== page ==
This is where we get it wrong.
The Real Secret to Feeling Better
The real secret to feeling better is to feel better about experiencing negative emotion.
You need to embrace the fact that a portion (I believe 50%) of your life will be experiencing negative emotion.
Because you probably want to feel bad when bad things happen (death, abuse, etc.), you have to accept the fact that you want to feel negative emotion when bad things happen.
This is the secret to feeling better.
Knowing that the world was designed with good and bad and that you want to feel bad when something happens that you interpret as bad, is the secret to feeling better.
You can practice experiencing (instead of resisting, reacting to, or avoiding) negative emotion. When you do this, you’ll not only get really good at feeling bad (this is kind of funny to say and think about, but it’s true), but you will also eliminate buffering in your life.
When you truly learn how to experience negative emotion, you stop trying to escape your life with the overeating, overdrinking, overworking, overspending, etc.
How You Interpret Circumstances Is What Causes Negative Emotion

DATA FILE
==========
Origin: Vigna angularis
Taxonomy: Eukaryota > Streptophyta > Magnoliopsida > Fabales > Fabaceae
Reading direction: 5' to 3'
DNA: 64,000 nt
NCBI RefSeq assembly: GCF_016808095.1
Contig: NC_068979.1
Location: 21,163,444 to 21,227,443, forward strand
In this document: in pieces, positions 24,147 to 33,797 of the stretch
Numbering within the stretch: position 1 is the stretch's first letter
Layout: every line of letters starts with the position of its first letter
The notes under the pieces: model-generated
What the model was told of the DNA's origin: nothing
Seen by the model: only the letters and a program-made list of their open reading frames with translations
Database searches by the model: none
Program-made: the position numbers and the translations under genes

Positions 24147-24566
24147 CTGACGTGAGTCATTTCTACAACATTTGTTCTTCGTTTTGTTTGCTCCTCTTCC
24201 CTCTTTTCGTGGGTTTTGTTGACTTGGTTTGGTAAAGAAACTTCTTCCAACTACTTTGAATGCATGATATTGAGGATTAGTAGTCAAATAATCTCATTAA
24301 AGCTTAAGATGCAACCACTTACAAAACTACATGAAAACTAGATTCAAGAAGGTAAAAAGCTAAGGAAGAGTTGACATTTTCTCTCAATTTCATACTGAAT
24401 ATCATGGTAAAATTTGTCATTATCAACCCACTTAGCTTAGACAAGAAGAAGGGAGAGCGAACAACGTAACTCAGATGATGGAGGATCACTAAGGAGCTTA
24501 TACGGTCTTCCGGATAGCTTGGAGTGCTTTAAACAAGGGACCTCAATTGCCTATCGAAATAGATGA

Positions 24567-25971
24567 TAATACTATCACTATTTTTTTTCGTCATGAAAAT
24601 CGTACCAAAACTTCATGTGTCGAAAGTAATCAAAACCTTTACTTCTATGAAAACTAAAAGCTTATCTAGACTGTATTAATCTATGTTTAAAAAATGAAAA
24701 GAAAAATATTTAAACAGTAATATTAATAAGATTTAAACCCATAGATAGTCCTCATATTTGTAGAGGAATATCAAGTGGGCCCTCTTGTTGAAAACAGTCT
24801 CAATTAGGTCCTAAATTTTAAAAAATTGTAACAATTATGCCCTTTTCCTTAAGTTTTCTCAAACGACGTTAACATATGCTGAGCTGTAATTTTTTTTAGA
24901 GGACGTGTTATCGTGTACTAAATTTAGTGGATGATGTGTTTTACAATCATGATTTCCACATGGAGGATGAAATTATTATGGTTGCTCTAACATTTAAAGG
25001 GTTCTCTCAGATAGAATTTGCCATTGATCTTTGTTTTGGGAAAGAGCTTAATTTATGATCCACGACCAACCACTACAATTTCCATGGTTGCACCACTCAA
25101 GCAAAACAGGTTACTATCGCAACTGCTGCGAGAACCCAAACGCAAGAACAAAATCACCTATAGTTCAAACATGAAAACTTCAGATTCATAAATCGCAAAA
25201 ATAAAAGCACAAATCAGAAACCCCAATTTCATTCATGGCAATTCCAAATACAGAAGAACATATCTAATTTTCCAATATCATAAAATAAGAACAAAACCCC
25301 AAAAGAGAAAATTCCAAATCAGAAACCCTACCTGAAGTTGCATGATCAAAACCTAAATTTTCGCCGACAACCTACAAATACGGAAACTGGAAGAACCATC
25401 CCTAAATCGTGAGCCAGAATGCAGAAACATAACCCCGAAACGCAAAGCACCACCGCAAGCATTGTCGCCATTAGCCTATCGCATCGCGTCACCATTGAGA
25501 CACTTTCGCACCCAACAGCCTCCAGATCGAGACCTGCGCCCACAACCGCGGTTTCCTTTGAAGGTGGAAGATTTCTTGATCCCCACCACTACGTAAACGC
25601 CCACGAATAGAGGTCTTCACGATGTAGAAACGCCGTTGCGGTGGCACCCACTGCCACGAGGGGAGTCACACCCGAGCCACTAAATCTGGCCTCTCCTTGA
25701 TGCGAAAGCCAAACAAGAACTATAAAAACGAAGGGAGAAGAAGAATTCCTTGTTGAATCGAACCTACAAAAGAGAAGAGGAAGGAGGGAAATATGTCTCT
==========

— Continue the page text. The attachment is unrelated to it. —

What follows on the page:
It’s worth mentioning that the events that take place in your life are circumstances, which are neither good nor bad.
Death, abuse, nature disasters—all of it is neither good nor bad.
It’s the thought that you have about these events that makes them bad.
Facts that make up the world are neutral. They’re circumstances. They don’t become good or bad until you add a thought to them.
Your thought about a circumstance is what makes it good or bad.
For example, if your sister dies, you will probably have a very different reaction than if someone is on the news talking about her sister dying. In both instances, the circumstance is someone died. What makes one more heartbreaking than the other is the thought you have about it. You want to be devastated when someone you love dies. You don’t want to be devastated knowing that people are dying every single day.
Understand that it’s your interpretation of the event that causes your negative emotion, not the actual event itself.
The reason this distinction is so important is that it allows you to see that you really are in control of your emotional life and that you’re choosing to be human. You’re choosing negative emotion on purpose.
The way you choose to interpret the world will determine your experience of it.
You have a choice of how you want to interpret everything that happens in your life. You may want to interpret it in a way that makes you feel sad or grief (for example, someone dies).
Remember, it is always your choice.
You are not at the effect of the world. The world is not causing your emotion.
You are causing your emotion in your mind.
You always have a choice with respect to how you want to feel. Choose wisely.
Join me right now in this coaching video, where you can download your free worksheet and learn how to start feeling better.
To learn more about my monthly coaching program, visit TheLifeCoachSchool.com/Join/.